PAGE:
Thus the campaigns of Sens. Joe Donnelly, Claire McCaskill, Jon Tester, Heidi Heitkamp and Joe Manchin will be closely watched.  President Trump helped convince U.S. Rep. Jim Renacci to challenge Sen. Sherrod Brown in Ohio, and U.S. Rep. Kevin Cramer to challenge Sen. Heidi Heitkamp in North Dakota.  Democrats have a few possibilities for pick ups.  Sen. Dean Heller (NV) is seen as the most vulnerable Republican, and they are also eying Arizona (Flake open seat) and Texas (Cruz). 

There are just a handful of open seats; three Republican Senators are retiring at the end of term.  Sens. Bob Corker (TN) and Jeff Flake (AZ) had stood up to Trump at times.  Sen Orrin Hatch (UT), 83 years old and first elected in 1976, is retiring.  In addition to the open seats, a couple of appointed Senators will face the voters.  On Dec. 7 Sen. Al Franken (DFL-MN) announced he would resign amid sexual harrassment allegations.  On Dec. 13 Gov. Mark Dayton (DFL) announced he would appoint Lt. Gov. Tina Smith (DFL) to fill the seat.  Franken resigned on Jan. 2, 2018 and Smith was sworn in.  The prospect of two seats up in Minnesota may make things interesting.  There will also be two seats up in Mississippi, where Sen. Thad Cochran announced on March 5 that he would resign effective April 1 due to health reasons.  Gov. Phil Bryant (R) appointed Agriculture and Commerce Secretary Cindy Hyde-Smith (R) to fill the position.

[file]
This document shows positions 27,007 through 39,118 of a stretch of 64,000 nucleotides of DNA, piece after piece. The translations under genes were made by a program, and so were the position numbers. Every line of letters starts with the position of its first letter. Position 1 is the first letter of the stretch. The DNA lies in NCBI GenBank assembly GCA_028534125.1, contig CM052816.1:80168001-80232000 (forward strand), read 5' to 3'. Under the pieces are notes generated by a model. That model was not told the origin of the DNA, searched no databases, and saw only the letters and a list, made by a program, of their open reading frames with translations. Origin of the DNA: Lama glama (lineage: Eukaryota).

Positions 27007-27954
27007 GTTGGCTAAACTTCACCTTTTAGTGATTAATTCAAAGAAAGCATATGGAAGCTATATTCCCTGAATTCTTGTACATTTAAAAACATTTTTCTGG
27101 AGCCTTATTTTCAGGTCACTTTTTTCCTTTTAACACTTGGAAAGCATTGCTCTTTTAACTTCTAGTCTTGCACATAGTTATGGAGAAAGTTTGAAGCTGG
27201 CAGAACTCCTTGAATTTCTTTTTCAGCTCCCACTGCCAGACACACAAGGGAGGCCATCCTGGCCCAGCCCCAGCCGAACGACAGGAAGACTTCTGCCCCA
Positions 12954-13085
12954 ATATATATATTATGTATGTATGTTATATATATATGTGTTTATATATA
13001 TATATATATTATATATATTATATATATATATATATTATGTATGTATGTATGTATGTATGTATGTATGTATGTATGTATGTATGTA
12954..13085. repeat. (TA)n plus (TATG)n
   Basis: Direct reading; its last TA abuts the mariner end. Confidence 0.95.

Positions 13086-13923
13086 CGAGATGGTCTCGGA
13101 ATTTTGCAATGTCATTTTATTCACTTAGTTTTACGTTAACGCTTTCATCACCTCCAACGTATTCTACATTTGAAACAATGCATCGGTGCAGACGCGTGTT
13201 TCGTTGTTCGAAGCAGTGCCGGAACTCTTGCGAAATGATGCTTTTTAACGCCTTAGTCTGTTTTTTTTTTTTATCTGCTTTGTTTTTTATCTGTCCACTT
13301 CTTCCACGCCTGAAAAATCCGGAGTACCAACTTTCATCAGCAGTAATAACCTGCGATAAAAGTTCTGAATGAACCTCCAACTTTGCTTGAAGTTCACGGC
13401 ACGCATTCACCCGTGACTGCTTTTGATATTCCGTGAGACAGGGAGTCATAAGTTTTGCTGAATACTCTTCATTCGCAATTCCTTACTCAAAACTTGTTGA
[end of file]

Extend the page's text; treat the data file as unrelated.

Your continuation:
The 2018 primaries, still underway, are setting the stage for the general election.  No incumbents appear likely to be defeated. 
Steve Bannon's threat to primary GOP senators who have not been sufficiently supportive of President Trump received a lot of attention, and may have helped Corker and Flake decide to retire, but Bannon appears completely marginalized after the Moore campaign debacle and after he lost his position at Breitbart.  On the Democratic side, Sen. Dianne Feinstein (CA), 85 years old and first elected in a 1992 special election, won 44.2% of the vote  in the June 5 top two primary (32 candidates were on the ballot), but was dealt a setback on July 14 when the California Democratic Party voted to endorse her opponent, state Sen. Kevin de León.  Sen. Bob Menendez (NJ) seems to have weathered his corruption trial.